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Eastern Europe: an imagined space - Detailseite

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  • Online Belegung noch nicht möglich oder bereits abgeschlossen
Veranstaltungsart Seminar Veranstaltungsnummer 51706
Semester SoSe 2021 SWS 2
Rhythmus keine Übernahme Moodle-Link  
Veranstaltungsstatus Freigegeben für Vorlesungsverzeichnis  Freigegeben  Sprache englisch
Belegungsfristen - Eine Belegung ist online erforderlich
Veranstaltungsformat Digital


Gruppe 1
Tag Zeit Rhythmus Dauer Raum Gebäude Raum-
Lehrperson Status Bemerkung fällt aus am Max. Teilnehmer/-innen
Do. 10:00 bis 12:00 wöch     findet statt    
Gruppe 1:
Zur Zeit keine Belegung möglich

Zugeordnete Person
Zugeordnete Person Zuständigkeit
Buchczyk, Magdalena, Professorin, Dr.
Abschluss Studiengang LP Semester
Bachelor of Arts  Europäische Ethnologie Kernfach ( Vertiefung: kein LA; POVersion: 2014 )   -  
Bachelor of Arts  Europäische Ethnologie Zweitfach ( Vertiefung: kein LA; POVersion: 2014 )   -  
Bachelor of Arts  Europäische Ethnologie Kernfach ( Vertiefung: kein LA; POVersion: 2017 )   -  
Bachelor of Arts  Europäische Ethnologie Zweitfach ( Vertiefung: kein LA; POVersion: 2017 )   -  
Zuordnung zu Einrichtungen
Philosophische Fakultät, Institut für Europäische Ethnologie

Eastern Europe has “long ago been imagined, discovered, claimed, and set apart” (Wolff 1994: 143). The East-West division of Europe, rooted in the logic of the Western enlightenment, has framed the region and affected livelihoods throughout the Cold War, the post-1989 shock therapy, the EU enlargement and more recently, during the Covid-19 outbreaks among Eastern European workers in Germany. This course will address this ‘invented’ yet ‘lived’ cartography and reimagine Eastern Europe through material and visual culture.

Highlighting the relations between people, images and ‘things’, the course will be structured thematically It will focus on pressing contemporary social issues, including mobilities and borders, memory and heritage, architecture and everyday life, consumption, nationalism and gender, and the Anthropocene. With examples based in the region, the course will deploy ethnographic cases, film, media, urban and curatorial methods.  Although the ethnographic focus is on Eastern Europe, the material culture approaches are very relevant for the wider research areas of European Ethnology and Social Anthropology.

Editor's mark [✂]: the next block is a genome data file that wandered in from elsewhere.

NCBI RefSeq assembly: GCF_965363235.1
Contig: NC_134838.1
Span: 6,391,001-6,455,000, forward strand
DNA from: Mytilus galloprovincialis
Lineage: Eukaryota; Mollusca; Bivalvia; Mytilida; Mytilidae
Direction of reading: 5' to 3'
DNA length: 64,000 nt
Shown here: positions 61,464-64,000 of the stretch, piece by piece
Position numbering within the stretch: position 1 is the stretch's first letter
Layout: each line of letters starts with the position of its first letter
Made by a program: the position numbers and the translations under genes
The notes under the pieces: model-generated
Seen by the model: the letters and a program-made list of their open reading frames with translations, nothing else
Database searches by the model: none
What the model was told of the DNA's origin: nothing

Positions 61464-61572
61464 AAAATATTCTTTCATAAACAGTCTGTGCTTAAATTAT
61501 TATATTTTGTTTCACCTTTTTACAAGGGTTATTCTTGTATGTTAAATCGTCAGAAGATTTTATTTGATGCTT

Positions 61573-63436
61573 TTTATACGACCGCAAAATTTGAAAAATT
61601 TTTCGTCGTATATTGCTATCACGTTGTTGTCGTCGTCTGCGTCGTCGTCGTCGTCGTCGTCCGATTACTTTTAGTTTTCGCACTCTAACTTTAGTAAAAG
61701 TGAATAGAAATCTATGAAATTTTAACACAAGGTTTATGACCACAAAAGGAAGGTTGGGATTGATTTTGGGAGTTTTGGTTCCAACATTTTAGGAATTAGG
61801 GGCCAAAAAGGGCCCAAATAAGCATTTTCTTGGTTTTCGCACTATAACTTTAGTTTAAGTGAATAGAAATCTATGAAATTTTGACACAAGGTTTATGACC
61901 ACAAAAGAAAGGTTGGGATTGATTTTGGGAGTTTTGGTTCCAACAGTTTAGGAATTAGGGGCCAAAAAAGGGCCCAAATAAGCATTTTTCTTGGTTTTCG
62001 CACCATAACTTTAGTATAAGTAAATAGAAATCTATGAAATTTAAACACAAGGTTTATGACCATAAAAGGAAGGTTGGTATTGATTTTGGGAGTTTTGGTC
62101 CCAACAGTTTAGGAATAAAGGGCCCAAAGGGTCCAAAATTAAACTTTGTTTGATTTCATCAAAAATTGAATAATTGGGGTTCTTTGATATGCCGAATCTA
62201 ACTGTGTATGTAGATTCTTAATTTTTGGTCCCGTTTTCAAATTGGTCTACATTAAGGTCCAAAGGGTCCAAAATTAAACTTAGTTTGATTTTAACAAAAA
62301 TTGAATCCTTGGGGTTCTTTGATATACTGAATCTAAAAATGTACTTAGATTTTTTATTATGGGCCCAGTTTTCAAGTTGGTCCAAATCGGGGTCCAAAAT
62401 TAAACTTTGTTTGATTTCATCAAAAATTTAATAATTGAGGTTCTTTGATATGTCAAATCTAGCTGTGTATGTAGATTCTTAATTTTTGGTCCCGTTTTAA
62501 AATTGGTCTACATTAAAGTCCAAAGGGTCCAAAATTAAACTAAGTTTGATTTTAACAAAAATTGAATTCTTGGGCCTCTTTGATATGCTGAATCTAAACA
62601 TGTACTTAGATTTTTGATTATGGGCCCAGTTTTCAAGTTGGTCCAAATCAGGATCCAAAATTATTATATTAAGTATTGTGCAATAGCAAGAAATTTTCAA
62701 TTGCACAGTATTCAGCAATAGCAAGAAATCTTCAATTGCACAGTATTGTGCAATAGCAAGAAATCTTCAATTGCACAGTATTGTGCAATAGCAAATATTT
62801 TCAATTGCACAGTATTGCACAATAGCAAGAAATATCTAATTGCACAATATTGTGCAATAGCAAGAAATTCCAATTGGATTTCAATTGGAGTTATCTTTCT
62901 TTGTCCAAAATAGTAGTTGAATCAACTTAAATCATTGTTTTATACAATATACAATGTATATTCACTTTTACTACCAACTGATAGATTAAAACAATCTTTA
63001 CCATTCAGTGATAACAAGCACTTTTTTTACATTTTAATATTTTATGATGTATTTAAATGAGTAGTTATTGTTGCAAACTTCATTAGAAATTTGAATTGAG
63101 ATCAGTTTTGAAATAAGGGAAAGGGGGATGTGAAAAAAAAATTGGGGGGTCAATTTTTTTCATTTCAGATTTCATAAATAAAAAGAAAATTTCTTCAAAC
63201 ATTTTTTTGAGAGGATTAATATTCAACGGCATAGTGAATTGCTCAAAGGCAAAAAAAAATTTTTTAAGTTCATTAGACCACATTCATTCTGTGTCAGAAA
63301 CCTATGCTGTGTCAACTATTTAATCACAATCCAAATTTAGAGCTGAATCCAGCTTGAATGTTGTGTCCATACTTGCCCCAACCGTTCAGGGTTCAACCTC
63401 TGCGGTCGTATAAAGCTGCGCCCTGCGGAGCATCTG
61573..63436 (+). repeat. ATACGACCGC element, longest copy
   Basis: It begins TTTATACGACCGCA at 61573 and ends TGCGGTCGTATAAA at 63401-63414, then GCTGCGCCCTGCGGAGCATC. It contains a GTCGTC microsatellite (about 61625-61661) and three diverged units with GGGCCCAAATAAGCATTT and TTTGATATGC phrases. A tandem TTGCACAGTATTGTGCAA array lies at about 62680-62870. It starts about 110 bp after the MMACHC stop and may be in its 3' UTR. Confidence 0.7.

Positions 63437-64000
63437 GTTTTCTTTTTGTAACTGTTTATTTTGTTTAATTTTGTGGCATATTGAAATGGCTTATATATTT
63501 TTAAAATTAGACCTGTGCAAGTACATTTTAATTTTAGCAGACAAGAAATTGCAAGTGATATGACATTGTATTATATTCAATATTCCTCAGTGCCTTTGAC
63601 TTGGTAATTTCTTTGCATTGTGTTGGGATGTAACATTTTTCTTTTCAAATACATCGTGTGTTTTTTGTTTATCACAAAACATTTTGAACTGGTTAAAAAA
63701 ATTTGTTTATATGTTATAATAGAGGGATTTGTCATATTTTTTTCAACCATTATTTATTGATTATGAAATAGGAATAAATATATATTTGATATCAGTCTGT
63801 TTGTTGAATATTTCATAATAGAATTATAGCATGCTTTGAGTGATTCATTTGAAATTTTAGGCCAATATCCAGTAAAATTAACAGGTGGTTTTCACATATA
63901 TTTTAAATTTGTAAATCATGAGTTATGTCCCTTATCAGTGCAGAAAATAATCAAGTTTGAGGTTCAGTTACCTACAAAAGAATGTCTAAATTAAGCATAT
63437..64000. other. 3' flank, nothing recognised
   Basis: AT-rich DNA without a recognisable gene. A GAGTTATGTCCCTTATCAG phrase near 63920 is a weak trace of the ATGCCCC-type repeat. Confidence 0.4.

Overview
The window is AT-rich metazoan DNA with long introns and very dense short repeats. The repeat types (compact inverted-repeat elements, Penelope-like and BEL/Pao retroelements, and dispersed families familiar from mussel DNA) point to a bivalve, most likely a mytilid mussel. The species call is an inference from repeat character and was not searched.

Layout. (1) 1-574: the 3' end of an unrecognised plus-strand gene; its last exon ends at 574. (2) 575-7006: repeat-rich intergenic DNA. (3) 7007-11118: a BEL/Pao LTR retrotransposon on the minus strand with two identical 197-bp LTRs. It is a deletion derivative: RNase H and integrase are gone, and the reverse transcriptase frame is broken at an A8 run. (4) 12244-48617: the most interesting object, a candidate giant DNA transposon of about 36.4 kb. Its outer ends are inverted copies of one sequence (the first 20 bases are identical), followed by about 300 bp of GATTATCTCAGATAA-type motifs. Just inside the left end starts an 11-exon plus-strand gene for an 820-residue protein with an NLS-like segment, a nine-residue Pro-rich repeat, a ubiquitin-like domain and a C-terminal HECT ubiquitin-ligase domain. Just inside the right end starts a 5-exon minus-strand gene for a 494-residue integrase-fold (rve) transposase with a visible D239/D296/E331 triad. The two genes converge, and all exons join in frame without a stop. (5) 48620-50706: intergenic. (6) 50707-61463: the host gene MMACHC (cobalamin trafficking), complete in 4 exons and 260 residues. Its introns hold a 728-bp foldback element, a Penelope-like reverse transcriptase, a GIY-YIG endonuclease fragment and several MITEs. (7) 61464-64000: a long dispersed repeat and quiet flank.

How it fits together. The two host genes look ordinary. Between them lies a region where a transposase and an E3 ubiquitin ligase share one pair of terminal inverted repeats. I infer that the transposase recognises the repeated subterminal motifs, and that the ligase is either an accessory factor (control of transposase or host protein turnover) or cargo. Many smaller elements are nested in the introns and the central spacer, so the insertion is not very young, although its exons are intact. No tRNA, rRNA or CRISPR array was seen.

The course will be taught synchronously on Zoom (TBC). The seminar will be in English as will be the readings. However, students are welcome to speak German in class as well as submit their course requirements as well as their MAPs in German. Lecture slides and notes will be available to course participants.                              

Students are encouraged to contact the lecturer about additional learning needs:




Boym, Svetlana (1994). Common places. Harvard University Press.

Drazin, A. (2002). Chasing moths: cleanliness, intimacy and progress in Romania. In: Humphrey, C., & Mandel, R. (Eds.). (2020). Markets and moralities: ethnographies of postsocialism. Routledge, 101-126.

Dzenovska, D. (2018). Emptiness and its futures: Staying and leaving as tactics of life in Latvia. Focaal, 2018(80), 16-29.

Fehérváry, K. (2002). American kitchens, luxury bathrooms, and the search for a 'normal' life in postsocialist Hungary. Ethnos, 67(3), 369-400.

Filipović, A. (2019). Three bugs in the city: urban ecology and multispecies relationality in postsocialist Belgrade. Contemporary Social Science, 1-14.

Jansen, S. (2013). People and things in the ethnography of borders: materialising the division of Sarajevo. Social Anthropology, 21(1), 23-37.

Pakier, M., & Wawrzyniak, J. (2016). Memory and Change in Eastern Europe. How Special?. Memory and Change in Eastern Europe, 1-20.

Todorova, Maria. imagining the Balkans. Oxford University Press, 2009.

Wolff, L. (1994). Inventing Eastern Europe: The map of civilization on the mind of the Enlightenment. Stanford University Press.



Keine Einordnung ins Vorlesungsverzeichnis vorhanden. Veranstaltung ist aus dem Semester SoSe 2021. Aktuelles Semester: SoSe 2024.
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